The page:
Includes: •Charles River Editors’ original biography of Cesare Borgia •Raphael Sabatini’s The Life of Cesare Borgia
"Cesare Borgia was considered cruel; nonetheless, that cruelty united Romagna and brought it peace and stability. On careful reflection, he was more merciful than the Florentines, who, in order to avoid being seen as cruel, allowed Pistoia to be destroyed. ...
•Charles River Editors’ original biography of Cesare Borgia
•Raphael Sabatini’s The Life of Cesare Borgia
"Cesare Borgia was considered cruel; nonetheless, that cruelty united Romagna and brought it peace and stability. On careful reflection, he was more merciful than the Florentines, who, in order to avoid being seen as cruel, allowed Pistoia to be destroyed. Therefore a prince, so long as he keeps his subjects united and loyal, ought not to mind the reproach of cruelty; because with a few examples he will be more merciful than those who, through too much mercy, allow disorders to arise, from which follow murders or robberies.” – Machiavelli, The Prince
In one of the most famous political treatises in history, Niccolo Machiavelli famously advises those who hold power that it is better to be feared than loved. Though he uses Cesare as a cautionary tale about acquiring power through the good-will and powers of another person (his father, Pope Alexander VI), it is clear in The Prince that Machiavelli holds out Cesare as a skillful, effective ruler and administrator. In many ways, Cesare has been characterized as the “prince” Machiavelli tells his readers to be. As one translator of The Prince put it, Cesare is “cited as a type of the man who rises on the fortune of others, and falls with them; who takes every course that might be expected from a prudent man but the course which will save him; who is prepared for all eventualities but the one which happens; and who, when all his abilities fail to carry him through, exclaims that it was not his fault, but an extraordinary and unforeseen fatality.”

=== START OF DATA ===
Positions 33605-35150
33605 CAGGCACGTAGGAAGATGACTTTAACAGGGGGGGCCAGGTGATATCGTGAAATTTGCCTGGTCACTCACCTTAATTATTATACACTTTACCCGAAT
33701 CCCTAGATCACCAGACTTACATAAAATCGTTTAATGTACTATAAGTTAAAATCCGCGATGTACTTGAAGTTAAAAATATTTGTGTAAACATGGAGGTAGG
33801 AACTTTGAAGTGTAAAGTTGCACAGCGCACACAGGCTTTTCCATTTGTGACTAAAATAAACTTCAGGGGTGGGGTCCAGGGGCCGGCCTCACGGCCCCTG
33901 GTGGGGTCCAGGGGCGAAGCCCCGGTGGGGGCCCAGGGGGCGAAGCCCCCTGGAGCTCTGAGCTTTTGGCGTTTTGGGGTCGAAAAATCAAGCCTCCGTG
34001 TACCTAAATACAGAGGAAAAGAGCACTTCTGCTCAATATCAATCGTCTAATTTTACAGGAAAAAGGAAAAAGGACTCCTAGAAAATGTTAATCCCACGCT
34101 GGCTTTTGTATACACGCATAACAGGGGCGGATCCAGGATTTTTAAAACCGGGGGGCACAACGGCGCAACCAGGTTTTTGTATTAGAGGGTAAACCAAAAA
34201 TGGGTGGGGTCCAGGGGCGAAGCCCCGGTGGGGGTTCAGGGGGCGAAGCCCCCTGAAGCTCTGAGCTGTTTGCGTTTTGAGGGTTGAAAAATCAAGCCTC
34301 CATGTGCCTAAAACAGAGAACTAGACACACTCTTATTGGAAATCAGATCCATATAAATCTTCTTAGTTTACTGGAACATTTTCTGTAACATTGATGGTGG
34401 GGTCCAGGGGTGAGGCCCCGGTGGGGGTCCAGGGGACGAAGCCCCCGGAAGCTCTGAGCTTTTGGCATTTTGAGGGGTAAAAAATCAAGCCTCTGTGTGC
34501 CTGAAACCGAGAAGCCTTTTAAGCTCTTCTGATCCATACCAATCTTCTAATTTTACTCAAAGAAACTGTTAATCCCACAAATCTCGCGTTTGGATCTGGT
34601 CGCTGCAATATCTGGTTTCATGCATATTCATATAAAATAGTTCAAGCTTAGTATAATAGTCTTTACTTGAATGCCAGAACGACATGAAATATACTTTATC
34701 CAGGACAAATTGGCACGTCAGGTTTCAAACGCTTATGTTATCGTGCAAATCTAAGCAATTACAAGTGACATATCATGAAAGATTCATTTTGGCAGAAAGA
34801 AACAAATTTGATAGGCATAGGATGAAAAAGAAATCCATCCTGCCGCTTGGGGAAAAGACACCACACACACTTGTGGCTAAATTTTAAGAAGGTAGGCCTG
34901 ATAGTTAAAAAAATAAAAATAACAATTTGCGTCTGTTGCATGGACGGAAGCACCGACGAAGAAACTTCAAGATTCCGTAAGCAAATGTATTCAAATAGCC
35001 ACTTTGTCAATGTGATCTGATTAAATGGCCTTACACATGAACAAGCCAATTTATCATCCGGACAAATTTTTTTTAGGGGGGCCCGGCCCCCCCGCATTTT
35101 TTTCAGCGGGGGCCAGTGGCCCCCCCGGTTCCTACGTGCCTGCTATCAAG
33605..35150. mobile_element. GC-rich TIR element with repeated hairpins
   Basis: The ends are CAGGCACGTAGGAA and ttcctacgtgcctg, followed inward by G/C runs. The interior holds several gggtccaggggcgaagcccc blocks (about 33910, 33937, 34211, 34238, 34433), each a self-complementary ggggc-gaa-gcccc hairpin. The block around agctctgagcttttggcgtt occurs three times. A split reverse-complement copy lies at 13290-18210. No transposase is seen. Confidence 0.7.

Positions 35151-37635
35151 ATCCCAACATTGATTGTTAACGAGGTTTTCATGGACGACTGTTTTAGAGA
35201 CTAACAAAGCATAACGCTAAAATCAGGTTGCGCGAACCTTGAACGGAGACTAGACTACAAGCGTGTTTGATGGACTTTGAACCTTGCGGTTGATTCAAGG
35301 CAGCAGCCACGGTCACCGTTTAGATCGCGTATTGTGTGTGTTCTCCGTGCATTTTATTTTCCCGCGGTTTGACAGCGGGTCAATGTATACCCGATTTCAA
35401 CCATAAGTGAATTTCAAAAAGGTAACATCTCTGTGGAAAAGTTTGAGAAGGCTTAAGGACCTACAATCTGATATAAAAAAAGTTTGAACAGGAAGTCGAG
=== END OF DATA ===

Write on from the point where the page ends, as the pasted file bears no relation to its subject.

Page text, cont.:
500 years after Cesare’s death, he and his family have come to be associated more with crime, specifically murder and state-sponsored violence. While 21st century TV series have cast the Borgias as the first organized crime family, the rumors spread by the family’s political opponents in the late 15th century have taken hold among a fascinated public. Did Cesare really have an incestuous relationship with sister Lucrezia? Did he really kill his own brother Giovanni (Juan)? While Cesare may not have been as colorful or criminal as the enduring legends, there is no question he was manipulative, ruthless and, for a short time at least, effective. He helped make his father's papacy a success, but his rise was as dramatic as his fall. To the extent that the Borgias are still associated with murder and mayhem, Cesare’s actions can be credited with the lion’s share of the perception. Not surprisingly, almost everything about Cesare’s life is still up for debate, even one long-held assertion by the likes of Alexandre Dumas that Cesare’s likeness was used by Renaissance artists to paint images of Jesus Christ during and after his life.
The Life of Cesare Borgia chronicles Cesare’s life and discusses the legends and myths about him in an attempt to separate fact from fiction. This collection includes an original biography on Cesare and Sabatini’s famous biography of him. It also includes a Table of Contents and pictures of important people in his life.